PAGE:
is the star. This picture will be seen
at the Hippodrome theater the first
half of this week. This novel outdoor
setting represented a native encamp
ment on the shore of a lake in South
Africa in which more than 150 blacks
reveled in barbaric freedom.
Extensive search was made for
suitable location for the village, and
the wilds" of New Jersey explored
in an effort to ebtaln surroundings
entirely appropriate for such a set
ting for "The Misleading Lady." The
village is an exact reproduction of
similar settlements In South Africa,
from thatched huts and tom-toms to
the rings in the noses of the breech
clouted savages. No pains were spared
to make the South African vlllag.
realistic In every detail. "
"The Misleading Lady" Is the story
of a girl who met a caveman, and the
South African village portrays the
methods of wooing prevailing amon
the more primitive folk contrasted
with those employed by the character
played by Bert Lytell. The stage play
was adapted by ;Lois Zellner. Lucy
Cotton Is the girl in the case, playing
opposite Mr. Lytell; and the produc
tion was directed by George Irving.
Only Girl Trifles While Only Mun
Is Away to War.
The feature of the Rivoli theater
this week is "Fickle Women," star
ring David Butier.
This photoplay, which Is an adapta
tion of the Saturday Evening Post
story, "Sitting on the World," by
Sophie Kerr, is very similar in Its
humor and human touches to "David
Harum" and "The Old Homestead."
It is an up-to-the-minute tale of
young fellow who thinks he has lost
all he possesses in the world when
his girl makes up with another fel
low while he is away to the war.
But it is the face with the smile
that wins!" This picture shows that
it is as hard to keep a good man down
as it is to get a telephone number
nowadays. We have heard so much
about grim determination that it may
sound strange to hear of smiling de
termination, but that is the moral of
this picture.
Americans have long been known
in all parts of the world as a nation
that smiles. Calvin Price, the young
hero of this story, smiled his way
through war, and smiled himself out
of the clutches of one woman and
into the heart of another. With this
same smile, plus a good Yankee wal
lop, he restored his good name and
started out in real earnest on the road
of life
A comedy, called "Mr. Fatima," and
a concert by the Rivoli orchestra, di
rected by Salvatore Santaella, com
plete the Rivoli programme.
Constance Talmadge in "Danger
ous Business" Is Madcap Girl.
The Majestic theater has as its fea
ture attraction this week Constance
Talmadge in "Dangerous Business,
adapted by John Emerson and Anita
Loos from Madeiaine feharp Buchan-n-an's
story, "The Chessboard." It is
directed by William Xeill.
The atory tells of Nancy rlavell, a
madcap society girl who is always
falling in and out or. Jove ana is about
to marry one man when at the very
altar, in order to escape a distasteful
marriage, she declares she is already
a married woman and the wedding is
Cecil Teague at the organ furnishes
the usual musical programme.
Skjfire," Story of Great North
west, Full of Thrills.
Neal Hart's latest picture. "Skyfire."
at the Star theater, is said to be the
best he has ever made.
It Is a story of the great northwest,
replete with thrills and excitement.
The story dates back to the days of
the Chippewa Indians and their myth
ical belief in the spirit of the aurora
borealis, which led them from dark
ness to light, from hunger to plenty.
The picture is unique for the reason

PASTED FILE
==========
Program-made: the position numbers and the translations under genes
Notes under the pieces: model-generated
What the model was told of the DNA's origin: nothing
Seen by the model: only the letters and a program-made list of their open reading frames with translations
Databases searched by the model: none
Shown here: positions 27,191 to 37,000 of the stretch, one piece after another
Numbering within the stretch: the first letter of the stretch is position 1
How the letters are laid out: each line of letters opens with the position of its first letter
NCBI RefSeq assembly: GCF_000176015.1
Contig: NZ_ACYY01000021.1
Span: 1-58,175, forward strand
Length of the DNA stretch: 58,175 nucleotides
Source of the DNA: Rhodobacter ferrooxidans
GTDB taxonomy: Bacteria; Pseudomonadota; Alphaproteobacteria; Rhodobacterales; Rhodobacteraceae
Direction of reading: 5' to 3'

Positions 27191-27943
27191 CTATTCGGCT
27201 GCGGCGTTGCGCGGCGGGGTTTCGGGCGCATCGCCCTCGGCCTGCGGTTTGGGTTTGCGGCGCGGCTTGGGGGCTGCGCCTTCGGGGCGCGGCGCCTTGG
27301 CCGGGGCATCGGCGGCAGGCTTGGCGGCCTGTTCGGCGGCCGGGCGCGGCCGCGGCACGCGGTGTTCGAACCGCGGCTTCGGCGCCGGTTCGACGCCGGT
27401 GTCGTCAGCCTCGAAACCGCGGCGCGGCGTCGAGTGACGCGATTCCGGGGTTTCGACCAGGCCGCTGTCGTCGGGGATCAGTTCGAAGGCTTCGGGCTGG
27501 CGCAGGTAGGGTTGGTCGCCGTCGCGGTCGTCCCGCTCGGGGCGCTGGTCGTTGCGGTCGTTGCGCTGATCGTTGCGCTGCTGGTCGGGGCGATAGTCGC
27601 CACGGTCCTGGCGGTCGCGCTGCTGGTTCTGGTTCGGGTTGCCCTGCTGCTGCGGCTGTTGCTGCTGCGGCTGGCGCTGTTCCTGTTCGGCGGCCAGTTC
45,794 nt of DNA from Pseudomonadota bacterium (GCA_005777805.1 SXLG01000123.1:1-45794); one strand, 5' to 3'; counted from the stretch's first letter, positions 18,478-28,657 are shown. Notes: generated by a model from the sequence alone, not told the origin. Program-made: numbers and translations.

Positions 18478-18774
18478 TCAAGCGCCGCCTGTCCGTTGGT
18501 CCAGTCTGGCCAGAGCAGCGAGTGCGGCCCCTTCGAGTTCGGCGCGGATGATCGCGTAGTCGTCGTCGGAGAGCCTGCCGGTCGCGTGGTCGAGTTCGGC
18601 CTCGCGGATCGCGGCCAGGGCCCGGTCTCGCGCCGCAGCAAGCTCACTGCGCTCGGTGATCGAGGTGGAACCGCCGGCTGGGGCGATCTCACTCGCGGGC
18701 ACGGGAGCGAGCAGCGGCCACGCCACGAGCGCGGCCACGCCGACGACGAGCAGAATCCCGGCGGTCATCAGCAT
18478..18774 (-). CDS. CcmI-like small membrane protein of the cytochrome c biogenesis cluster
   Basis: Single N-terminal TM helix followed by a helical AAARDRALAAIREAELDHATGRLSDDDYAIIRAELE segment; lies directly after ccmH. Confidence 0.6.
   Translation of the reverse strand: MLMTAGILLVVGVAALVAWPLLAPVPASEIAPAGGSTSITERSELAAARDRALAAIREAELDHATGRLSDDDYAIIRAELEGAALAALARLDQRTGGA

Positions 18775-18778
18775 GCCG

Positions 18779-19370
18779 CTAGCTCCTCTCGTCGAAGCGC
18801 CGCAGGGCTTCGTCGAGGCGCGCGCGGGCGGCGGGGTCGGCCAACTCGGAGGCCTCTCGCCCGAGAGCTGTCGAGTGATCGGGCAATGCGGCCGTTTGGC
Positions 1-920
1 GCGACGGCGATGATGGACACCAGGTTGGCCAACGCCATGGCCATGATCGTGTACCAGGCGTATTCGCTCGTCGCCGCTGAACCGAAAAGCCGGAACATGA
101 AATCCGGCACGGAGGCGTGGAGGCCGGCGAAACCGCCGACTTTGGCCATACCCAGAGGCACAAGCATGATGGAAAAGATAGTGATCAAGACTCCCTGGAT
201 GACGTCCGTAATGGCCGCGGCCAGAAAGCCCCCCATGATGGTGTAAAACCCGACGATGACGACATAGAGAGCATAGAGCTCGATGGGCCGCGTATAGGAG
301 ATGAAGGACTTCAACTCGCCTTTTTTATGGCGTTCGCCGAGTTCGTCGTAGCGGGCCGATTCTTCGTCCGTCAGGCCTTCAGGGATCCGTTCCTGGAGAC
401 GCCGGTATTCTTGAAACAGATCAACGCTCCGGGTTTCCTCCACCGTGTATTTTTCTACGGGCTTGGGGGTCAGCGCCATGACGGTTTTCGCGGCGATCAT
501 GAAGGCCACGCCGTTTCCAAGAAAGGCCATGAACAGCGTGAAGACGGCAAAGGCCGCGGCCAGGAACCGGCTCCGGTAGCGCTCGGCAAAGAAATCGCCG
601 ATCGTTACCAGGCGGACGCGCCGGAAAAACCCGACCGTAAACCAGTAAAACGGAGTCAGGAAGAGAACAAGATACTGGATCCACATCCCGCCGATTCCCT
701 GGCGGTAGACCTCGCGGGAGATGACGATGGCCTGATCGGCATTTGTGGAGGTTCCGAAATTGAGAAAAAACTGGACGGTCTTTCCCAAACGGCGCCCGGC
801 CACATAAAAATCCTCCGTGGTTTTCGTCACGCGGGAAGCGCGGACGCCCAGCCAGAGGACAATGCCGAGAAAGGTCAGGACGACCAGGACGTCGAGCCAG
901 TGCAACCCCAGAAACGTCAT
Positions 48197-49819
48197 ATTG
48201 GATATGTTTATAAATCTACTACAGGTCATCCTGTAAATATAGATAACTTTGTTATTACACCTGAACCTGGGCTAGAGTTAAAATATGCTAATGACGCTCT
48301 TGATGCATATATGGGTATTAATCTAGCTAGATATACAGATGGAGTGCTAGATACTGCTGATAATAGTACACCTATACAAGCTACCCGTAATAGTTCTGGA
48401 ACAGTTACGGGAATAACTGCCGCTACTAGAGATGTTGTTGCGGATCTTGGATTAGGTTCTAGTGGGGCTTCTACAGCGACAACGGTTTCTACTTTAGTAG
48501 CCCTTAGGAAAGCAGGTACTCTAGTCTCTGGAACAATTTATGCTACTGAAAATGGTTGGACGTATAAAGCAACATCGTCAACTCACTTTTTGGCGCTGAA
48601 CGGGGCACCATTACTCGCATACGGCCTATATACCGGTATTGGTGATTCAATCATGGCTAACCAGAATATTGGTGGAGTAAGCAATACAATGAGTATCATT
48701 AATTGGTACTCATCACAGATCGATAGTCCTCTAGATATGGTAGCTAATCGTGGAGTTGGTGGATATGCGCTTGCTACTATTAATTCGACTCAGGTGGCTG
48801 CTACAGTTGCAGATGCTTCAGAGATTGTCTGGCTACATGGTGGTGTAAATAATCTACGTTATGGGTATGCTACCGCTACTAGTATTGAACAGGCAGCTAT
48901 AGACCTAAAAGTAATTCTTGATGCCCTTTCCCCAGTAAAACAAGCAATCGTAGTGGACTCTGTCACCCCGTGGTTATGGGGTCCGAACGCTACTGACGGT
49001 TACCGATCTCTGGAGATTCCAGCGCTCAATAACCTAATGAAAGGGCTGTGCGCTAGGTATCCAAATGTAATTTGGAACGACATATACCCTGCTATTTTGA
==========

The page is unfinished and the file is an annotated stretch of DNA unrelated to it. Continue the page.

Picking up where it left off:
that it shows what very few persons
have ever seen the glow of the
Northern Lights In the sky. This was
accomplished by means of special elec
trical equipment.
Hart takes the part of Barr Con
roy, an officer of the Northwest
Mounted Police.
Hart was born in New Tork state.
mt is a, graduate of Bucknell uni-
versity, where he was a star halfback
on his college football team. After
graduation, he went west and began
the career that eventually lured him
before tlte motion picture camera.
An added feature of the Star bill Is
Oullin's dog and monkey circus, com
posed of eight dogs and two monkeys,
who perform difficult tricks in a
clever manner.
Story Deals With Blasphemous
Conduct of Minister.
"The Stealers," a powerful drama
of crooks and religion, will be the
feature of the Circle theater today
and Monday.
The stoiy deals with the blasphem
ous conduct of a minister of the gos
pel who turned- crook to spite God
for the sufferings he considered the
Lord had visited upon him. His wife
stolen from him by a former rival, he
gives up his church and becomes a
wandering evangelist, speaking wher
ever he is permitted to pitch his tent.
While he holds the audience through
ihe sheer power of his eloquence, men
and women cenfederates move amon
the worshippers, setaratlng them
from their cash and jewelry.
The minister regarded his plan of
revenge as a great joke on God. How
he came to learn that to defy God
was beyond the puny power of one
of his earthly vassals and how hia
faith was restored is the dramatic and
sensational climax of the story.
The picture represents the fruits or
Mr. Cabanne's years of experience as
a director who began his career under
the tutelage of D. W. Griffith. Mr.
Cabanne wrote, directed and produced
the film. The cast includes William
H. Tooker, a well known actor, as
the minister. Ruth Dwyer, Norma
Shearer, Jack Crosby, Walter Miller
and Matthew L. Betz.
Irish Emigration Decreases. '
DUBLIN, Jan. 1. The emigration
from Ireland during the first ten
months of this year is about half
what It was for the average of the
corresponding ten months of the five
vears preceding the war. There wera
altogether 12.752 emigrants of whom
7S08 were women. There were 431
emigrants from Ulster. Seventy-eight
per cent of the emigrants went to the
United States.
A drama to tense,
powerful and realis
tice that it is impos
sible to erase its
story from your
in a dizzy, skiddy
whirl of merriment.
Open from 9 o'clock
in the morning until
4 o'clock the follow
ing morning.